Theme: The Psalmist’s Present Blessings and Future Hope
In this week’s lessons we learn from one text how the Old Testament points ahead to Jesus’ resurrection.
Scripture: Psalm 16:1-11
3. The psalmist’s present blessings (vv. 5-8). The third part of the psalm describes the psalmist’s present blessings. There are four of them.
First, David says of, “LORD, you have assigned me my portion and my cup.” The word “portion” can have two meanings. It can refer to one’s portion in the land, that is, one’s estate or inheritance. Or it can refer to one’s daily portion of food, a ration. Since it is linked to the word “cup” in this verse and since the idea of an inheritance in the land occurs in the verse after this, in verse 6, the “portion” in verse 5 is probably the singer’s daily ration of food or, by extension, other necessities. It is what we ask for in the Lord’s Prayer when we recite, “Give us this day our daily bread.” It means that we are looking to God for our provisions.
Second, “you have made my lot secure.” One’s lot can be one’s portion in life or one’s land. But
again, since the idea of a land inheritance occurs in the next verse, this one probably is
speaking of the psalmist’s general lot or circumstances. The point is his security in them. With the Lord defending him, he is not going to be uprooted or cast out.
Third, he says, “The boundary lines have fallen for me in pleasant places; surely I have a delightful inheritance.” Isn’t it interesting that the psalmist is content with what God has meted out to him, especially since so many people are discontent today? Discontent is one of the most striking characteristics of our time. It is particularly a mark of the so-called “Baby Boomer” or “Yuppie” generation. One child of the 1950s wrote, “Baby boomers are not very content. Because our expectations are so much higher than our reality, we tend to be discontent, restless and bored.”3 There is no cure for this deep restlessness except in God.
Fourth, the LORD “counsels” David. He needed counsel; his official decisions affected thousands of his subjects. He needed counsel he could trust, and so do we! Our decisions may not affect as many people as David’s did, but they affect the one person who matters most to us, namely ourselves, and they generally also affect others, sometimes many, who depend on us. God provides such counsel if we will ask him. The Bible says, “If any of you lacks wisdom, he should ask God, who gives generously to all without finding fault, and it will be given to him” (James 1:5).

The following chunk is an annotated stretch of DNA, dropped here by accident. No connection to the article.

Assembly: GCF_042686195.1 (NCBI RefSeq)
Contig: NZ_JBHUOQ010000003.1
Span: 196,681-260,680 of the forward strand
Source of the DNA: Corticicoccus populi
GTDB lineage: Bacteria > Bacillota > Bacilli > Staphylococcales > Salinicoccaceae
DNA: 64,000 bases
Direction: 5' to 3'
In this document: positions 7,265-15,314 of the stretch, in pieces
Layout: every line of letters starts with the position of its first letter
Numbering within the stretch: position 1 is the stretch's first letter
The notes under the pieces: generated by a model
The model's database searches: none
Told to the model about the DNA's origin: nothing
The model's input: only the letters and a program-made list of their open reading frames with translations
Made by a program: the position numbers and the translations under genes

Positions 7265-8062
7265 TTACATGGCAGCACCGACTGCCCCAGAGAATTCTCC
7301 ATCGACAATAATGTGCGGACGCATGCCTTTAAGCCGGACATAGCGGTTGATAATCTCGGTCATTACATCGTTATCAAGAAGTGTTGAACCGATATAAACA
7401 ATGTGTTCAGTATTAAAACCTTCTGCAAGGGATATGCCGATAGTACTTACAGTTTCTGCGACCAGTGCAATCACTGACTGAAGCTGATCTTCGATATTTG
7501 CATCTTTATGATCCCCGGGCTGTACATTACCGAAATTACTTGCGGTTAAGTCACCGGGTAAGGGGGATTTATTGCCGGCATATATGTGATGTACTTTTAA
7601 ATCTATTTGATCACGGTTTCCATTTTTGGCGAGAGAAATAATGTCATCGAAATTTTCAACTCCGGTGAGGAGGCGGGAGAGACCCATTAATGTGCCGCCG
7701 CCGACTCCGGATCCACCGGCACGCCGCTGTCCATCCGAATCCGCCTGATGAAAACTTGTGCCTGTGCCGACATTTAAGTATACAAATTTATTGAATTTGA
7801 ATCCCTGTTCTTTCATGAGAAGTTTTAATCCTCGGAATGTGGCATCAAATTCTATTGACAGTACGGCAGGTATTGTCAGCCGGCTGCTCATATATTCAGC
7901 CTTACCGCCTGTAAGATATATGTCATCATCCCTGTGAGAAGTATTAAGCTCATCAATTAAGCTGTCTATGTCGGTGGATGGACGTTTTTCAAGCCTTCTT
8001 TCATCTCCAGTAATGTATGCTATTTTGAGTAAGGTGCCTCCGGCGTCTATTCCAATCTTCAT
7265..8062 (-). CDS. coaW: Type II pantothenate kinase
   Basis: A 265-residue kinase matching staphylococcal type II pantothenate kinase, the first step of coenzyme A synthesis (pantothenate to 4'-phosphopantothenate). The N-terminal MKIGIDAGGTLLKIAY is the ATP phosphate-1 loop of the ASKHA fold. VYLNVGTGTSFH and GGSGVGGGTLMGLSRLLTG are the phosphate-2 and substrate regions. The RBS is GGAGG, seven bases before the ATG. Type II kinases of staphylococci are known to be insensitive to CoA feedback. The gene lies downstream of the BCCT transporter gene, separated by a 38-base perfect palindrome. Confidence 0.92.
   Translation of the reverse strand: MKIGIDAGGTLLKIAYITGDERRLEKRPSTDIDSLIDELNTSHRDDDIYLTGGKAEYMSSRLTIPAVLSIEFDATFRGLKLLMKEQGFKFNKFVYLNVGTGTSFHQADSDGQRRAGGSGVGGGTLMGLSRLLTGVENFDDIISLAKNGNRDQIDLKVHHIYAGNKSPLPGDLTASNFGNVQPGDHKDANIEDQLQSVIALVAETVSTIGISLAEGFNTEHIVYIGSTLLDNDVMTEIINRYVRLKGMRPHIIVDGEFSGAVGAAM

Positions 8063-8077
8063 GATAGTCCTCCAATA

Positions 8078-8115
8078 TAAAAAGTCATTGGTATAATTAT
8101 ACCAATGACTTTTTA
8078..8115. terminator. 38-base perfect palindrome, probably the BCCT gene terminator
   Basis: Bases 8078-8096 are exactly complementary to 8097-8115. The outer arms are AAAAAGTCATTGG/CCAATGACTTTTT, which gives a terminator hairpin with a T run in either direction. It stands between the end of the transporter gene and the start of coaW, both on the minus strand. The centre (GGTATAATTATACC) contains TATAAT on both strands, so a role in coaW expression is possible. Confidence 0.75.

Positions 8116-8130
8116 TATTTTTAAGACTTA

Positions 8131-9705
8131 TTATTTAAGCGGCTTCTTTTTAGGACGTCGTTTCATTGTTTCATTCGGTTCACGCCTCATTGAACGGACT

Having reviewed these blessings, David reaffirms the commitment to God with which he began and upon which his felicity rests: “I have set the LORD always before me. Because he is at my right hand, I will not be shaken (v. 6).
4. The psalmist’s future hope (vv. 9-11). The first part of the psalm has been a strong statement of how the psalmist has committed his entire life to God and the difference this has made for him. But nothing said thus far is as remarkable as what follows. Having spoken of the present blessings that result from his relationship to God, the writer now turns to the future and expresses his confidence in what God will do for him in death and even beyond death. It is where the verse that prophecies the resurrection of the Lord Jesus Christ comes in.
What is the first present blessing described by David? What does “portion” mean?
What does David probably have in mind when he speaks of his “lot” in the second present blessing?
Recall the third present blessing. What principle is taught?
What is the fourth present blessing that David gives? Why do we need it, and how do we obtain it?
Reflection: Dr. Boice commented on people’s deep restlessness, and that there is no cure for it except what God gives. What evidence of this restlessness do you observe in people around you, or from news stories about well-known people?
3Mike Bellah, Baby Boom Believers: Why We Think We Need It All and How to Survive When We Don’t Get It (Wheaton, IL: Tyndale, 1988), p. 49.
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